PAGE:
If the 49ers win and the Rams lose, then the best they can do is tie for the NFC West. We know that isn't happening, so it's time to start looking for the next coach of the St. Louis Rams.
This is it, people. This is the week. San Francisco is 7-1; if they get to 8 wins against the Giants this weekend, the worst the 49ers can do is .500. St. Louis is 1-7; if they get to 8 losses against the Browns this weekend, the best the Rams can do is .500.
If not probable, then the possibility of the Rams and 49ers basically finishing their seasons before either plays 10 games is real. And it’s real disturbing. Remember that if this does happen, the Rams will be one game away from elimination as it pertains to the playoffs. Their season will be done and it’s not too soon to look ahead.
The norm, or at least the norm for the past 12 years, has been for an NFL head coach to get 3 years at the helm before the organization cuts bait. If success comes sooner, as it does sometimes, then the coach is extended. But everyone has kind of settled on 3 years as the litmus test for a head coach.
Steve Spagnuolo has gone 9-31 so far in his tenure and is on pace for 9-39. There are plenty of head coaches that have gotten the axe for far fewer transgressions than nine-and-whatever this number ends up being.
If the Browns, without their Pro-Bowl RB, and with their head coach who was lionized in St. Louis for being boring, can beat the St. Louis Rams on Sunday, then Coach Steve Spagnuolo needs to be relieved of his duties.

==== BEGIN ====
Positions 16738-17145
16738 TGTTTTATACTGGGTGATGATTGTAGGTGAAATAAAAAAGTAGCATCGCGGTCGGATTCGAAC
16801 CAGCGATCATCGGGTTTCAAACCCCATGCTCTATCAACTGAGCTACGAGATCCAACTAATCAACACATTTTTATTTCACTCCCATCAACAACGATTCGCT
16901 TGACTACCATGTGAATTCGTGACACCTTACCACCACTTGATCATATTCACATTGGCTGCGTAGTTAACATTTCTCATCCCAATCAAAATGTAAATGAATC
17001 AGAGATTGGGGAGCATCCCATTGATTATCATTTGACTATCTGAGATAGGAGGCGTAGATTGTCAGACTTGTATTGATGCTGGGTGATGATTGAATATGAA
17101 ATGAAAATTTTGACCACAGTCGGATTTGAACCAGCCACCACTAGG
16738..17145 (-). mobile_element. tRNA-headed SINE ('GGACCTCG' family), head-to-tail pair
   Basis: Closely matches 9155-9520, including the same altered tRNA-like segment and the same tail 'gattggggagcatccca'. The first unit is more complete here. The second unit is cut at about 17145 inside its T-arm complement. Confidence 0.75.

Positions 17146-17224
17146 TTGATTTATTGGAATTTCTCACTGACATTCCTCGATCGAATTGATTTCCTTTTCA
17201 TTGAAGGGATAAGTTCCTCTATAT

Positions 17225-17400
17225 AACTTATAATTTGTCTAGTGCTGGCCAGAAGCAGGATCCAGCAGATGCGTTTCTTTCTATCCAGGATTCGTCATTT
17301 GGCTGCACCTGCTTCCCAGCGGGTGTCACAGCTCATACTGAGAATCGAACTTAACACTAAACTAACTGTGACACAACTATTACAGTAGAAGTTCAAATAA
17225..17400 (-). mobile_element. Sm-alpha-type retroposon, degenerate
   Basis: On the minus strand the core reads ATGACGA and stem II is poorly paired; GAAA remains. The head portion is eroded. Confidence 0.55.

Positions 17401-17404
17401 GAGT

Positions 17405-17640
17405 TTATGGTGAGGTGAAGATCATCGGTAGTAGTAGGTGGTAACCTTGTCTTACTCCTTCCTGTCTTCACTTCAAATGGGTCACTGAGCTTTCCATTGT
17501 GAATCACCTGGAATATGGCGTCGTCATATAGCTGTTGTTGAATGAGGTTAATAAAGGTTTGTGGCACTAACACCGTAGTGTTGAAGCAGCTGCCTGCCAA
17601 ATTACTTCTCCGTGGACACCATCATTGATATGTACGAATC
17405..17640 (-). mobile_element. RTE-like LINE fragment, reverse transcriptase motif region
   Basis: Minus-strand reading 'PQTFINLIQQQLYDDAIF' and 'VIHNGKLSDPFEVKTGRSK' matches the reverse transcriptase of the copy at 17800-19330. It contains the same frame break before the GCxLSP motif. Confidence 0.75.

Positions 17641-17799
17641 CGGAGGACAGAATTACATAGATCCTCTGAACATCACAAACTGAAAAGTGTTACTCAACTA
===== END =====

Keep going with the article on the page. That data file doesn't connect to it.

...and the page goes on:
Spags will need to go.
Yes. Rams GM Billy Devaney will deserve to be terminated as well. He’s done an absolute atrocious job of drafting and purchasing free agents. A very poor combination of talents if you want to create a successful sports team. Today, though, we’re focusing on the man that could get the Rams motivated to bury a playoff team (New Orleans) one week, and followed it up with – well, the most STL Rams loss ever – in Arizona seven days later.
Afterall, when you have a linebacker cover Larry Fitzgerald on the most pivotal defense play of a game. Or you go for it on forth and one when a field goal wins you game. Or you stick with your o-line coach through another pillaging of a franchise QB… well, you deserve your own space.
Last week we told you that the win against New Orleans was going to be the final nail in the Spags coffin. Turns out we were right sooner than we’d anticipated. The stark contrast of two games speaks to the coaching of men. In fact, with Bradford back and the Cardinals going with a back-up QB, you’d have assumed that the Rams would have performed perhaps slightly better than the week prior.
But they didn’t.
You might have assumed after weeks and weeks of botched special teams play and mangled offensive play-calling that the head coach would step in and take some control instead of toiling away with his staff floundering to get a grasp of what works.
But he didn’t.
So here we are in year three of the Spags era and the team is further removed from their already buried chances and we don’t seem to have the answers to simple things – like who will return a punt – let alone big picture things like how Sam Bradford progresses.
Here we are a game away from being done before Thanksgiving.
Here we are wondering just why a team that can beat the snot out of the Saints can go and lay an egg against Arizona.
Here we are with people actually wondering if the Rams would be better off with Andrew Luck.
It’s a symptom of one thing- the visual leader of an organization not doing the right things at the right time. And when things start getting bad, we don’t see the repercussions to a team that is still suffering from the same plights as Week 1.
This is it.
This is the week. And if Steve Spagnuolo can’t get the win this Sunday? Well, it’s never coming. And it’s time to start moving forward.